A dynamometer that is made to be driven is called an absorption or passive dynamometer. A dynamometer that can drive and/or absorb is called a universal or active dynamometer, and one that is required to measure how much force would be needed for a machine to operate is called a motoring or driving dynamometer.
Different Kinds of dynamometers include Dry Friction, Hydraulic, Eddy Current. All these dynamometers fall under two main categories: Engine and Chassis Dynamometers.
The engine dynamometers measure power and torque directly from the engine’s crankshaft when the engine is taken out of the vehicle. These do not account for power losses in the drive train. When the dynamometer is connected to the vehicle’s drive wheels, it is called a chassis dynamometer.
The chassis dynamometers on the other hand measure the power delivered to the surface of the drive roller by the drive wheels. This is measured when the vehicle is parked on the rollers, turned on and the output is measured. Chassis Dynamometers are either fixed or portable.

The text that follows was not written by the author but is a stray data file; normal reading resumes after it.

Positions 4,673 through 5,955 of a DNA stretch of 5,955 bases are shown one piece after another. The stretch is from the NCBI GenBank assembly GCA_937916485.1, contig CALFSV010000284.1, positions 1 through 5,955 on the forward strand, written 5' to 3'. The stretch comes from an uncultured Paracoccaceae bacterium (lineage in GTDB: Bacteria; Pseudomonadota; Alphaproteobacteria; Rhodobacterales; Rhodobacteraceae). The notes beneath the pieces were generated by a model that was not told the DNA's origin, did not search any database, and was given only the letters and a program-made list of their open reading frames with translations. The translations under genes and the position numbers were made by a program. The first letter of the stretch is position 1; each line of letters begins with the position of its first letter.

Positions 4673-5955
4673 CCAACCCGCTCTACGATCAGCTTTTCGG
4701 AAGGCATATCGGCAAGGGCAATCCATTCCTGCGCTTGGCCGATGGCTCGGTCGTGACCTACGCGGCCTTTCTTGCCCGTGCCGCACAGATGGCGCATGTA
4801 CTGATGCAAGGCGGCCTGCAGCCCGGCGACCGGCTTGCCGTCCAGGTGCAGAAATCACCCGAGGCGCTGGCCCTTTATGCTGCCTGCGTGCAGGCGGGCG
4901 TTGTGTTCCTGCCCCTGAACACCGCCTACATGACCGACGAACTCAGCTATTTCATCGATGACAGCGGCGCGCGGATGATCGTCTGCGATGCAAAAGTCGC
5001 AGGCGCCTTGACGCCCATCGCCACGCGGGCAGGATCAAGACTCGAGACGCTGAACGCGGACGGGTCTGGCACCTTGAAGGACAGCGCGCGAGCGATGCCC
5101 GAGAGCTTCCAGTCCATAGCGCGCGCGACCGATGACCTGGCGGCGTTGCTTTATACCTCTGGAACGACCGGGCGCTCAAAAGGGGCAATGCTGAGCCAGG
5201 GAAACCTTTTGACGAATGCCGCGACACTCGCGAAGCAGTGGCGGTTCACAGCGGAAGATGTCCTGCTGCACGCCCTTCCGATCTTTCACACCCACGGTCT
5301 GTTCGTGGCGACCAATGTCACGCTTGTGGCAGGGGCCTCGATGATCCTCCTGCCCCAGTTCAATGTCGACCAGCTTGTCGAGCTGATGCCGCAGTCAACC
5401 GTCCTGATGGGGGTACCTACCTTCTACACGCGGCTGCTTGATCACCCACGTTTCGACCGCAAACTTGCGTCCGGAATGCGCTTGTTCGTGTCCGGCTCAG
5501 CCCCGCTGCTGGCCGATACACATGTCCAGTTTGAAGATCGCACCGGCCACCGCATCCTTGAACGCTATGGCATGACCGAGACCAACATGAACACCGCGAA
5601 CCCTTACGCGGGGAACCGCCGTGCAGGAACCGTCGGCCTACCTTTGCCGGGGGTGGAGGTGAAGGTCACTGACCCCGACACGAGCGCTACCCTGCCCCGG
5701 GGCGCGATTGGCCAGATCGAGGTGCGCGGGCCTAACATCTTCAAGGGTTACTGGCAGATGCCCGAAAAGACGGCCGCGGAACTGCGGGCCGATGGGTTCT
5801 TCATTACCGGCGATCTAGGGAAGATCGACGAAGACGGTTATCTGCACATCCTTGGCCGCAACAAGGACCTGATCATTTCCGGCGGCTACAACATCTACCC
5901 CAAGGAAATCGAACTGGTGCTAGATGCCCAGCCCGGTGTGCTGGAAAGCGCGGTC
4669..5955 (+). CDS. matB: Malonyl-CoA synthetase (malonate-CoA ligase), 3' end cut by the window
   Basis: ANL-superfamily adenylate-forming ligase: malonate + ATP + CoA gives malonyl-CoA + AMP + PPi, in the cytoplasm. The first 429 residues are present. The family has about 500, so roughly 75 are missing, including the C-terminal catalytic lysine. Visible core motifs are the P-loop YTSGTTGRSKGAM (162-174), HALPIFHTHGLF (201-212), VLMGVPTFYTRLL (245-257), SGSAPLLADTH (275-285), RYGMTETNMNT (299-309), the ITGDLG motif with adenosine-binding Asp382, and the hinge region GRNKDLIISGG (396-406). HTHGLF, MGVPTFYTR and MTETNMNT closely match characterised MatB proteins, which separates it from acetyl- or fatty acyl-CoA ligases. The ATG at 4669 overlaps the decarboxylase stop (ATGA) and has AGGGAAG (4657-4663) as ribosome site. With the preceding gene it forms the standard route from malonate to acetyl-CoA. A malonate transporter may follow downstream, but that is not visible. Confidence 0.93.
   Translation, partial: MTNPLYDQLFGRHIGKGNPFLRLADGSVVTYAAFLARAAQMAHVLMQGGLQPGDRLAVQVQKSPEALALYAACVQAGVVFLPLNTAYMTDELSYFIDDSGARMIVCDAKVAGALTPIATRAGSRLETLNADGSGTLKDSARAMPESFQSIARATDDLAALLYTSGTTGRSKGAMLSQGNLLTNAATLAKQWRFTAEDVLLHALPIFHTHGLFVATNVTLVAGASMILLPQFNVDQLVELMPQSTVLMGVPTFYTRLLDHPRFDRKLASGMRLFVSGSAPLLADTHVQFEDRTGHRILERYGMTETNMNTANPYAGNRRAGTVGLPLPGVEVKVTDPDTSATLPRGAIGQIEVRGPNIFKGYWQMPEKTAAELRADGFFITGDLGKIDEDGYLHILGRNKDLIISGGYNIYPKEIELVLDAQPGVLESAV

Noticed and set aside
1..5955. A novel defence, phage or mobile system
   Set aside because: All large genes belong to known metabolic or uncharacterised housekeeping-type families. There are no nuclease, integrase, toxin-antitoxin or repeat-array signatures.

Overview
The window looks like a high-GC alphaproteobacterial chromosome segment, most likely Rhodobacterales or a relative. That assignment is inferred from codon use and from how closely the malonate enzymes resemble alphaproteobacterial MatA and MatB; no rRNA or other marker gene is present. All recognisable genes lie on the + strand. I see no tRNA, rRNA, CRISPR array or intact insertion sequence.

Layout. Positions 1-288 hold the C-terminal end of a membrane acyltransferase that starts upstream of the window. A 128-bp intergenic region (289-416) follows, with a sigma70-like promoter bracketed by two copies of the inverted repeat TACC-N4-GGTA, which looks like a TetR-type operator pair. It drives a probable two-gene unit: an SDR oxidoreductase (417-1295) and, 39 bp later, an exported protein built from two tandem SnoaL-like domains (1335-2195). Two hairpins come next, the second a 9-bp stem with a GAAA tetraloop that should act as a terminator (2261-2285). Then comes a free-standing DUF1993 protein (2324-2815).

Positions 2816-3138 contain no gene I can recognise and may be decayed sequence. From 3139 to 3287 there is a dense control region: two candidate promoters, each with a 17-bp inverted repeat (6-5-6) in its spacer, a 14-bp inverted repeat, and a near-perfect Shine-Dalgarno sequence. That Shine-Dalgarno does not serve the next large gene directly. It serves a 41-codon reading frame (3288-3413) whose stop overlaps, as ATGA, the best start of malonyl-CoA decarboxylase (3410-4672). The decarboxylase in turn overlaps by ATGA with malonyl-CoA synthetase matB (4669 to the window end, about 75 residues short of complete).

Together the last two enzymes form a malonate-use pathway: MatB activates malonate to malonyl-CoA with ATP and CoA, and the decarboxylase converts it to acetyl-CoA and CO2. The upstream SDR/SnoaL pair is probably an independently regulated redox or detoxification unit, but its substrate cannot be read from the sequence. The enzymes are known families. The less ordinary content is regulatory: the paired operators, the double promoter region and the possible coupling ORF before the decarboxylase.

Portable Dynamometers are traditional inertia style dynos and are designed to reliably measure horsepower and torque. This allows the turner to try different modifications on engines and different systems to produce direct results with various accuracies.
Portable dynamometers have different advantages. They are easily mounted in a short period of time, they can be used indoors or outdoors, they have fast torque control, and they are easy to use. Depending on the application, some of the standard equipment used with portable dynamometers are absorber module, trunnion module, housing adapter plate, torque calibration arm, optional equipment, adapter plates for flywheels, engine cooling tower, trunnion module and control and instrumentation systems.